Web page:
The song cycle derived from Robert Browning’s James Lee’s Wife was published in 1907 with a dedication to Marie Brema, a Liverpool-born singer of German-American parentage who, in 1894, was the first English-born singer to appear at Bayreuth, where she sang Ortrud in Lohengrin and Kundry in Parsifal. James Lee’s Wife first appeared, under the title James Lee, in 1864 in Browning’s Dramatis Personae and from the original nine poems Somervell takes five. The first version has an orchestral accompaniment, but the songs were later arranged for an accompaniment of piano quintet, and then simply with a piano accompaniment. As in other dramatic monologues by Browning, the woman of the title reveals her story, telling first of changing love, more dramatically in the second song, By the Fireside, as she tells of the rot and rust, run to dust, of a ship seemingly safe in port, as she and her husband had seemed. The same idea continues in the third song, In the Doorway, from which the middle two verses of the original poem are omitted. In the fifth of Browning’s poems, On the Cliff, she sings of the parched vegetation on the rock and how from this may come colour and life, as with the minds of men. The cycle ends with the seventh of Browning’s poems, Among the Rocks, in which she proclaims her message that If you loved only what were worth your love, / Love were clear gain.

The settings of The Bargain, Sir Philip Sidney’s My true love hath my heart, and I have his, from Arcadia, the anonymous Fain would I change that note and Matthew Arnold’s poem Longing, Come to me in my dreams, were published in 1935. Shepherd’s Cradle Song, with words from the well known German lullaby Schlaf, Kindlein, schlaf!, was published in 1890, a song to match the original German folk-song. Dainty little maiden is taken from the 1901 song cycle Love in Springtime, and is a setting of Tennyson’s poem The City Child. The 1904 When Spring Returns has words by the composer.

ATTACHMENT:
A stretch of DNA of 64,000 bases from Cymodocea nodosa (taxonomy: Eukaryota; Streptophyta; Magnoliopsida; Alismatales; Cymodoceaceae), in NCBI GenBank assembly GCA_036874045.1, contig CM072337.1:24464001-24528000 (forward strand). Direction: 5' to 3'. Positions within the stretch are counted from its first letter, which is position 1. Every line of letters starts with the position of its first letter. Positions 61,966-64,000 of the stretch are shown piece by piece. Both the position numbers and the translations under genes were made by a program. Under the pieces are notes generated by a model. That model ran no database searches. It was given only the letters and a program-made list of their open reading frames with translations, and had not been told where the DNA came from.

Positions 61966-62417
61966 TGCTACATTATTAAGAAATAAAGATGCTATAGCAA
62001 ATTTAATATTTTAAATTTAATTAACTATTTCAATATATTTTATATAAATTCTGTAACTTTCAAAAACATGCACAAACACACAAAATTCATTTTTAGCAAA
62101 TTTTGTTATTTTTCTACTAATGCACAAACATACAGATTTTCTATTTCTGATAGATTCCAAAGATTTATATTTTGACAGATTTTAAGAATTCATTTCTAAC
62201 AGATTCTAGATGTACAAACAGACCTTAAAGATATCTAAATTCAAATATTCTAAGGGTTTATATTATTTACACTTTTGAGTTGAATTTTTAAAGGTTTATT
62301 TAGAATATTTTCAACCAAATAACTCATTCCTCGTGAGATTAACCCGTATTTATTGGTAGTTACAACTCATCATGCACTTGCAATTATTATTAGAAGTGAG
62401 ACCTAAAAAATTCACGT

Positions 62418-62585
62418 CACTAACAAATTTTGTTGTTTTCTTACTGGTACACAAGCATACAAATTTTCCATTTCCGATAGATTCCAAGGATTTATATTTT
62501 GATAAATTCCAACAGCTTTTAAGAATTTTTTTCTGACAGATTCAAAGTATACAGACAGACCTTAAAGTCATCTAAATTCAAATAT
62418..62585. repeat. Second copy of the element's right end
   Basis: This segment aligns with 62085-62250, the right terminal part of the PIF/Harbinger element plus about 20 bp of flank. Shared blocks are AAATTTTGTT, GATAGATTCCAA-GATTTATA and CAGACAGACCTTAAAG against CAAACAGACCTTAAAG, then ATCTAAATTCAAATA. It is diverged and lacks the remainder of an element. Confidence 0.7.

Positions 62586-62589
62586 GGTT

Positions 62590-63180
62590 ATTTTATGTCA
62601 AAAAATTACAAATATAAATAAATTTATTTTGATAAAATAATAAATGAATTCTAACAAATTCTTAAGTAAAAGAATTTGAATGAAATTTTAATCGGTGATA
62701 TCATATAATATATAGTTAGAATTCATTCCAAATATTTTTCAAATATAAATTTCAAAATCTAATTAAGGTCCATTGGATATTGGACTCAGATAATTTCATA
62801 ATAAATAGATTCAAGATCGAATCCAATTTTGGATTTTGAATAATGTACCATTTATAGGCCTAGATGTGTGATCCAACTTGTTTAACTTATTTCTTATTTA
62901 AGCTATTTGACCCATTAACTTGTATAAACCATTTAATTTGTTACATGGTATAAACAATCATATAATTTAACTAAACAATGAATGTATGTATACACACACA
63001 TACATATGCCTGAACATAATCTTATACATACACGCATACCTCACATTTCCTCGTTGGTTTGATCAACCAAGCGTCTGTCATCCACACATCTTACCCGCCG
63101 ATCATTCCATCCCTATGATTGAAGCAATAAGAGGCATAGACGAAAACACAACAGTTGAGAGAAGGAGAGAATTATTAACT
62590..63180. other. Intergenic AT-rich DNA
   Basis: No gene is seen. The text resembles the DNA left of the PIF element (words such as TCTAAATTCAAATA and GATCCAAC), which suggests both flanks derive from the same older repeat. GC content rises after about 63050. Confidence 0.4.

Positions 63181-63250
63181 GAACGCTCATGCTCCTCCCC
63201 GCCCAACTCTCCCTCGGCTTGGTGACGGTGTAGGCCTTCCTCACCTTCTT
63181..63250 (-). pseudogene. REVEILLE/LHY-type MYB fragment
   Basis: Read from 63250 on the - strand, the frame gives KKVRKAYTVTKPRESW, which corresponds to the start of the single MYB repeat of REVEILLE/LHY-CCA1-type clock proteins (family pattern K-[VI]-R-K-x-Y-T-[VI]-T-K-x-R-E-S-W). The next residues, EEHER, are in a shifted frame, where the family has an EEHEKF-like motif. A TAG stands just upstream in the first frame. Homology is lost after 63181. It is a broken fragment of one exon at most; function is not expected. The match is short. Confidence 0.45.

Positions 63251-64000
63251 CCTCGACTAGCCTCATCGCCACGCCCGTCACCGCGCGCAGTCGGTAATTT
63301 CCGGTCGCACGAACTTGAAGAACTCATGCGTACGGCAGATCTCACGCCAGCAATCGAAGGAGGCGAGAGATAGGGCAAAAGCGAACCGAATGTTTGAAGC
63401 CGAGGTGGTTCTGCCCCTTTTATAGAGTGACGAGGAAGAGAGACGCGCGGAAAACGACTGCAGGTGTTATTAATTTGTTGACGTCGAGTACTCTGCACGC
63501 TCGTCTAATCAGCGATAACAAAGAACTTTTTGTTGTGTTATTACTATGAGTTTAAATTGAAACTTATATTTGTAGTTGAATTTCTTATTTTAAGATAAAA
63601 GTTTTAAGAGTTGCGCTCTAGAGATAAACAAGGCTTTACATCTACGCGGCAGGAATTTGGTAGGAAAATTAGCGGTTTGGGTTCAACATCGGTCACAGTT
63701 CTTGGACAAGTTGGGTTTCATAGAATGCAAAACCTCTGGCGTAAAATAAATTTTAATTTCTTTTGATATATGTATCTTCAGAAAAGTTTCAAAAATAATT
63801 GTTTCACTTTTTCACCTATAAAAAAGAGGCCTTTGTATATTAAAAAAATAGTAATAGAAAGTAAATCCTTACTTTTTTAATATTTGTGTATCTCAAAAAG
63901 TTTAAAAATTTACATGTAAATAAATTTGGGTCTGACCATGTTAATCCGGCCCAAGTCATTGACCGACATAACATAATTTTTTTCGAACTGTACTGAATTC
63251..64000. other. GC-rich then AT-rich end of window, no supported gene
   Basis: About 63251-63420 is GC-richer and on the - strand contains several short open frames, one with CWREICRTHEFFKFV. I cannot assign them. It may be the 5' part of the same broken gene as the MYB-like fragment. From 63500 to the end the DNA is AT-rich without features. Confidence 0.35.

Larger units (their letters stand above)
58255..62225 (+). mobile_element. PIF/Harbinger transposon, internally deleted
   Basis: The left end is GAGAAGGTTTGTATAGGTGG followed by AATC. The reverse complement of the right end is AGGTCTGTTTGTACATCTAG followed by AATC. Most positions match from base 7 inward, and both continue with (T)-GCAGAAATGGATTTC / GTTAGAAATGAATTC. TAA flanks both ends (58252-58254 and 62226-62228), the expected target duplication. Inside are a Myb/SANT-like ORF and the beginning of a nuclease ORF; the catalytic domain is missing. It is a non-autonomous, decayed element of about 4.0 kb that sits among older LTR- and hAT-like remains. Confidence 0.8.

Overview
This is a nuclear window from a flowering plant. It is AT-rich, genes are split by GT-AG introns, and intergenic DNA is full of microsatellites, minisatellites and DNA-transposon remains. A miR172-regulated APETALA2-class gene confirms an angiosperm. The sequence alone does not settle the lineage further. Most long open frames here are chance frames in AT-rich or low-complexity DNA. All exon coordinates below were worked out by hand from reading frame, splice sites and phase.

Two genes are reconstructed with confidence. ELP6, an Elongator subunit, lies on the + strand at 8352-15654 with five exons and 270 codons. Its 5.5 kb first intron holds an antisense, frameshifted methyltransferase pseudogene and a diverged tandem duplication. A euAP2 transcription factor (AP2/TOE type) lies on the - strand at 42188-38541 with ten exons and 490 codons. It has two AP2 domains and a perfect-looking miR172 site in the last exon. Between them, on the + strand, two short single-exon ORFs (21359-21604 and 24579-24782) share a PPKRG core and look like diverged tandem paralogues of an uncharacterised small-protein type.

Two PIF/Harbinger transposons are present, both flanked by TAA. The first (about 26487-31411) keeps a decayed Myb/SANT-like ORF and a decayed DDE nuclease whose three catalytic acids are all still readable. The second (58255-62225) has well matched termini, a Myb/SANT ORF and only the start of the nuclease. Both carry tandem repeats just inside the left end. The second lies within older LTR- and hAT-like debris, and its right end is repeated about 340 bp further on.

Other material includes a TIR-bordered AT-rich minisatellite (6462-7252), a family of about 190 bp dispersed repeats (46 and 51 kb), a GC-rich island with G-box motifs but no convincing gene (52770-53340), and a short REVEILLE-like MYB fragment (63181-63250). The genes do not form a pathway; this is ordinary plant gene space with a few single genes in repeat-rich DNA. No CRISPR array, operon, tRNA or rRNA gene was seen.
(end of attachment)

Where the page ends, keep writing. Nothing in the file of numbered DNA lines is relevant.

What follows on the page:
It was with some reservations that A. E. Housman allowed poems from his A Shropshire Lad to be set to music, after his experience with Vaughan Williams’s On Wenlock Edge, where some very slight alterations had been made in the texts. The ten poems chosen from the 63 that make up Housman’s collection provided the texts for the songs by Somervell, the first setting of poems from a work, that was the later source of poems so effectively transformed by George Butterworth. Somervell’s cycle of 1904 is thematically unified and his settings seem admirably and inevitably fitted to the words throughout. Together with other connections between the songs, the reminiscences of the first song in Into my Heart an Air that kills is particularly poignant, leading to the haunting final song, with its treatment of Housman’s recurrent preoccupation with youth and death. The cycle was introduced to the public by the Irish bass-baritone Harry Plunket Greene, son-in-law of Hubert Parry, a singer to whose abilities and advocacy English song-composers owed a great deal.

Keith Anderson